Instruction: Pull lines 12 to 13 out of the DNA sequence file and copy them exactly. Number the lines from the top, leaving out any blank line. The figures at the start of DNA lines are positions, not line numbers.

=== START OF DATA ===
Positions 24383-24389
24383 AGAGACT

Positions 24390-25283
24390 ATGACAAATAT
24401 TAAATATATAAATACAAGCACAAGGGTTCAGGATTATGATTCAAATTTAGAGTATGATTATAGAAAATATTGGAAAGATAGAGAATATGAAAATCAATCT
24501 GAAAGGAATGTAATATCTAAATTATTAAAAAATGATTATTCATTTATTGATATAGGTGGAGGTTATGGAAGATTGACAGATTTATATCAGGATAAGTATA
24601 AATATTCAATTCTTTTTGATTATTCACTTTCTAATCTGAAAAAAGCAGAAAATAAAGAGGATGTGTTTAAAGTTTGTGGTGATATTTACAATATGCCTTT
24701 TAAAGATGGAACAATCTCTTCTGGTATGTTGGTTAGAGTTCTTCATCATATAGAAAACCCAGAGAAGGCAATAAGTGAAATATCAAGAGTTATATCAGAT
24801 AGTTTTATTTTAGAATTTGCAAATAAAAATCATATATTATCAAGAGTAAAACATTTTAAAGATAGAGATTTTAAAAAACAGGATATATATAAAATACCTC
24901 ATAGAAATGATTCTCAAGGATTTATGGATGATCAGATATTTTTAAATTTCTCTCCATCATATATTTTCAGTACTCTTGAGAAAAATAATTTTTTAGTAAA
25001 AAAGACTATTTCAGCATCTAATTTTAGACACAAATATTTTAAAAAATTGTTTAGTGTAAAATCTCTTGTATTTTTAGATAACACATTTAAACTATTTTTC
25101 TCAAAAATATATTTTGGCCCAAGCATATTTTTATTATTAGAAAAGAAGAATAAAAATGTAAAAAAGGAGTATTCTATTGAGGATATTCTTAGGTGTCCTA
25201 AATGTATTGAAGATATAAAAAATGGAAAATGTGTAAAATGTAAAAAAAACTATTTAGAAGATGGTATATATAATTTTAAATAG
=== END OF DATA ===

25101 TCAAAAATATATTTTGGCCCAAGCATATTTTTATTATTAGAAAAGAAGAATAAAAATGTAAAAAAGGAGTATTCTATTGAGGATATTCTTAGGTGTCCTA
25201 AATGTATTGAAGATATAAAAAATGGAAAATGTGTAAAATGTAAAAAAAACTATTTAGAAGATGGTATATATAATTTTAAATAG